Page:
U.S. President Joe Biden urged Americans Thursday to immediately leave Ukraine, as Russia's live-fire drills and build-up of troops around the ex-Soviet state deepened fears of an invasion.
Washington-Moscow tensions are at their highest since the Cold War, with some U.S. estimates saying some 130,000 Russian soldiers are grouped in dozens of combat brigades near the border with Ukraine.
"American citizens should leave now," Biden said in a pre-taped interview with NBC News.
"We're dealing with one of the largest armies in the world. It's a very different situation and things could go crazy quickly."
Biden reiterated that under no circumstances would he send U.S. troops to Ukraine, even to rescue Americans in case of a Russian invasion.
"That's a world war. When Americans and Russians start shooting one another, we're in a very different world," he said.
Biden's remarks were released hours after Russia rolled its tanks across Belarus for live-fire drills that drew an ominous warning from NATO and added urgency to Western efforts to avert war on the continent.
NATO said Russia's deployment of missiles, heavy armor, and machine-gun-toting soldiers marked a "dangerous moment" for Europe some three decades after the Soviet Union's collapse.
Western leaders have been shuttling to Moscow in an effort to keep the lines of communication open, giving Russia a chance to air its grievances about NATO's expansion into eastern Europe and ex-Soviet states.
But they have also sought to project their resolve in the face of what they is Russian escalation of an already-tense situation.
"Russia should not underestimate our unity and determination as a partner in the EU and as an ally in NATO," German Chancellor Olaf Scholz warned.
In a bid to "reduce chances of miscalculation" during the drills, U.S. and Belarusian defense chiefs held rare telephone talks, the Pentagon said Thursday.
Russia has also sent six warships through the Bosphorus for naval drills on the Black Sea and the neighboring Sea of Azov.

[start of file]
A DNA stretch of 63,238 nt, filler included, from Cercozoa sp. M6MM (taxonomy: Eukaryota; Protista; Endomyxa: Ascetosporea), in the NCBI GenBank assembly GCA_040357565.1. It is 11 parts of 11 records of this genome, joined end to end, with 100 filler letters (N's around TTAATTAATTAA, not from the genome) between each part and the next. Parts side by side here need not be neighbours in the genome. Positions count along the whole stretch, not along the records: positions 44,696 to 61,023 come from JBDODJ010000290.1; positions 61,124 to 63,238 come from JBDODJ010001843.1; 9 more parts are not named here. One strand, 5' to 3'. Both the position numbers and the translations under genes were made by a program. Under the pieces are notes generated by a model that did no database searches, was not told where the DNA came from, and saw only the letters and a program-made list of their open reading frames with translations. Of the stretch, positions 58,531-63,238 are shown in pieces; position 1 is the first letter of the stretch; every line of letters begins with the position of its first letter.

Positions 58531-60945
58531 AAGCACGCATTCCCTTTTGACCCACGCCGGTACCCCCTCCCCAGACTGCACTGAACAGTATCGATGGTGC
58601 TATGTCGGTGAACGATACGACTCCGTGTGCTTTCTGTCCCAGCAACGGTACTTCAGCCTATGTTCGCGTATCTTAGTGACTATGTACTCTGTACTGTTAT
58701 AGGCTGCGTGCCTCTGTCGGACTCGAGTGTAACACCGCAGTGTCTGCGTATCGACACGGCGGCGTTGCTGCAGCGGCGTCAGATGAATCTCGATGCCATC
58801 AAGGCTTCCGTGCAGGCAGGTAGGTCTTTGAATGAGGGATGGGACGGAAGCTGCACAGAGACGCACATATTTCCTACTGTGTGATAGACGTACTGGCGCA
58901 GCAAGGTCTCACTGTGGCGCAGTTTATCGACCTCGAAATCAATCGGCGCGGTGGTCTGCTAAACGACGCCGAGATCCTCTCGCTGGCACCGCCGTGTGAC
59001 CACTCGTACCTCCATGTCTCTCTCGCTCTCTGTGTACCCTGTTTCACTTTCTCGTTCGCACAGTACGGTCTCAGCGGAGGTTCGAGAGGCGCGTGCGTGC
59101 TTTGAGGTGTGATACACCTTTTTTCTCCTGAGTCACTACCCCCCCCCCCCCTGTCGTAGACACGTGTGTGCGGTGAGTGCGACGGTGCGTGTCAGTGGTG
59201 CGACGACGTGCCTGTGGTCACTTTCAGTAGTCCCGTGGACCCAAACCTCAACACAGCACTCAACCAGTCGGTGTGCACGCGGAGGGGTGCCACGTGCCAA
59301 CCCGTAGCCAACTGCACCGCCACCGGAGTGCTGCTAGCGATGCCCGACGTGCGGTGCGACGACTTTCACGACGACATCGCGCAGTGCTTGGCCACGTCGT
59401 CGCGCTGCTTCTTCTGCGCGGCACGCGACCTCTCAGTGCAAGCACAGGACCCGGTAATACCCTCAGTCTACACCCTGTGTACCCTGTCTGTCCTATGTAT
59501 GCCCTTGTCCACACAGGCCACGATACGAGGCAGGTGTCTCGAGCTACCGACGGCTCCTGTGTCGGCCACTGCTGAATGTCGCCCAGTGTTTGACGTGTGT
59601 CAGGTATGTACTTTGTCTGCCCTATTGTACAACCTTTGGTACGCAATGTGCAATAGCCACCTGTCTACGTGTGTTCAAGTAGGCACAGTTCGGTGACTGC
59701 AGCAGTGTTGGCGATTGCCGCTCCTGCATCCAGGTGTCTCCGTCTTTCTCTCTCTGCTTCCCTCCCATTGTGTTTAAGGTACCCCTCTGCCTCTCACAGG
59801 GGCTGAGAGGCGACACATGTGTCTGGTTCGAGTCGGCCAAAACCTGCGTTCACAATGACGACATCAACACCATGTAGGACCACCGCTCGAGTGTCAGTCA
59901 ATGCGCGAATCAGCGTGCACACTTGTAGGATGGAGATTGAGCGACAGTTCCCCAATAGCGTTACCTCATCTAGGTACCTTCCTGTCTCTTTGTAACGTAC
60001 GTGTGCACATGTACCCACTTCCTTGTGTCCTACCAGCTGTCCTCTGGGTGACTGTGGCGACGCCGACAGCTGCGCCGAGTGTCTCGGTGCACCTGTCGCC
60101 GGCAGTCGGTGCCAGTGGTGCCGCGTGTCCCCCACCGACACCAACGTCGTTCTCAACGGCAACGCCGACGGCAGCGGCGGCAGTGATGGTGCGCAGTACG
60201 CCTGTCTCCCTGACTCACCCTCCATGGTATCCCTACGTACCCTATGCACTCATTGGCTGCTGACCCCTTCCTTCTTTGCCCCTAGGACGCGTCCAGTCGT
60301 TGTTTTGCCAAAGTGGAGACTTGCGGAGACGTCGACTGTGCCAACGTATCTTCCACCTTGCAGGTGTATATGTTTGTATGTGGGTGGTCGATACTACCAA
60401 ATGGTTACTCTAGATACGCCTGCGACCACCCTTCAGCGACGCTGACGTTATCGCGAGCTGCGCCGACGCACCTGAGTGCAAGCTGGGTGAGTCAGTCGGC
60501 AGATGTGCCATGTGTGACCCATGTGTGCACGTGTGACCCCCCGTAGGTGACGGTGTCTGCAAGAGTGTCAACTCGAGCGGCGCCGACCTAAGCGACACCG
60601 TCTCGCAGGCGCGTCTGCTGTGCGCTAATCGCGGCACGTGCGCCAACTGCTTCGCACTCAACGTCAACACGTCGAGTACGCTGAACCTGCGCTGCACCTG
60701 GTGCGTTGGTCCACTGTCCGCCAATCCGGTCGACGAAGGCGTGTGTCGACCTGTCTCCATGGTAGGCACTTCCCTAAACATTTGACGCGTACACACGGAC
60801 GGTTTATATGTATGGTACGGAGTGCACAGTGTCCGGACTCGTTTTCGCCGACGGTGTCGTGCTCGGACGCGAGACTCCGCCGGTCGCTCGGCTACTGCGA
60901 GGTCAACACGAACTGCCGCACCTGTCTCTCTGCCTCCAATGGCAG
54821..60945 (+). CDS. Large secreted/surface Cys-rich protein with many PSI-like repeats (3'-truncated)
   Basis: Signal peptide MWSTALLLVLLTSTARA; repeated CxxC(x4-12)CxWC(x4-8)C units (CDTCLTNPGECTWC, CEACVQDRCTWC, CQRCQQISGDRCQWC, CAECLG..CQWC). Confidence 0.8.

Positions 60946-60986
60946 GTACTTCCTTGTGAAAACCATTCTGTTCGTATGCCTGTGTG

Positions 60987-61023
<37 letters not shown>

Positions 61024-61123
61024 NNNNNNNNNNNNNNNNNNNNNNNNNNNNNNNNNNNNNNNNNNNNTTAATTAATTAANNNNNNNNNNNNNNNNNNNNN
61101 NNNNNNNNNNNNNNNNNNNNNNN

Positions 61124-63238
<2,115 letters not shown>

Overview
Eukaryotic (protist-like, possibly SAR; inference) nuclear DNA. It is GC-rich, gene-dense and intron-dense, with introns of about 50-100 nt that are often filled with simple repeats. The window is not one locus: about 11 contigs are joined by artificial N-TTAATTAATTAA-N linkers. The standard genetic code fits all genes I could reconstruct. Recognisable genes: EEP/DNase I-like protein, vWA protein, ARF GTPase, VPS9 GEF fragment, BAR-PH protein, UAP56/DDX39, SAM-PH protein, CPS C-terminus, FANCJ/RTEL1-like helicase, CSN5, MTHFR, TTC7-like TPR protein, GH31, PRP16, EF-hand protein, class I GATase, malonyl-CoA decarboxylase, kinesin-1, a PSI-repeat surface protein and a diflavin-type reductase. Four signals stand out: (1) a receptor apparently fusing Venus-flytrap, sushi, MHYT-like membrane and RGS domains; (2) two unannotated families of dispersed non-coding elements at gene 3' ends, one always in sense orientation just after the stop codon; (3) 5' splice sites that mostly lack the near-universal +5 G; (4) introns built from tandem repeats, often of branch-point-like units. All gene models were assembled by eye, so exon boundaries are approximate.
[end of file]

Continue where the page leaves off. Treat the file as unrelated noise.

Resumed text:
Kyiv condemned their presence as an "unprecedented" attempt to cut off Ukraine from both seas.
Moscow and Minsk have not disclosed how many troops are participating, but the United States has said around 30,000 soldiers were being dispatched to Belarus from locations including Russia's Far East.
Russia's defense ministry insisted the exercises would center around "suppressing and repelling external aggression" and the Kremlin has promised the troops will go home after the exercises.
But Ukraine's President Volodymyr Zelenskiy said "the accumulation of forces at the border is psychological pressure from our neighbors."
Kyiv has launched its own military drills expected to mirror Russia's games, but officials have said little about them out of apparent fear of escalating tensions.
Russia is seeking written guarantees that NATO will withdraw its presence from eastern Europe and never expand into Ukraine.
The United States and NATO have officially rejected Russia's demands.
Washington has however floated the idea of the sides striking a new disarmament agreement for Europe – an offer viewed as dramatically insufficient by Moscow.
British Foreign Secretary Liz Truss was the latest Western diplomat to travel to Moscow on Thursday, where she reported receiving promises from her Russian counterpart Sergei Lavrov that the Kremlin had no plans to invade Ukraine.
"We need to see those words followed up by actions," she told reporters after the talks.
But Lavrov said he was "disappointed" by the talks, saying the military drills and the movement of troops across Russia's own territory had spurred "incomprehensible alarm and quite strong emotions from our British counterparts and other Western representatives."
'Warning time going down'
Truss' trip came just days after French President Emmanuel Macron conducted a round of shuttle diplomacy between Moscow and Kyiv, before briefing Scholtz about progress in Berlin.
The German chancellor will travel to Kyiv and Moscow next week for separate meetings with the Ukrainian and Russian leaders – including his first in-person meeting with Putin.
His position on the new Nord Stream 2 natural gas pipeline from Russia to Germany will be under particularly close scrutiny.
In Washington this week, Scholz had been largely evasive about Biden's pledge to "bring an end" to the critical energy link should Russia invade Ukraine.
The chancellor later said it was a conscious decision "not to publish the entire catalog" of potential sanctions "because we can gain a little bit of power" by remaining vague.
The flurry of diplomatic activity included a meeting between British Prime Minister Boris Johnson and NATO Secretary General Jens Stoltenberg.
"The number of Russian forces is going up. The warning time for a possible attack is going down," Stoltenberg said at a news conference with Johnson.
"Renewed Russian aggression will lead to more NATO presence, not less," he added.
But Johnson stressed after a meeting with Polish President Andrzej Duda – one of Ukraine's strongest allies in Europe – that Western states must "tirelessly pursue the path of diplomacy."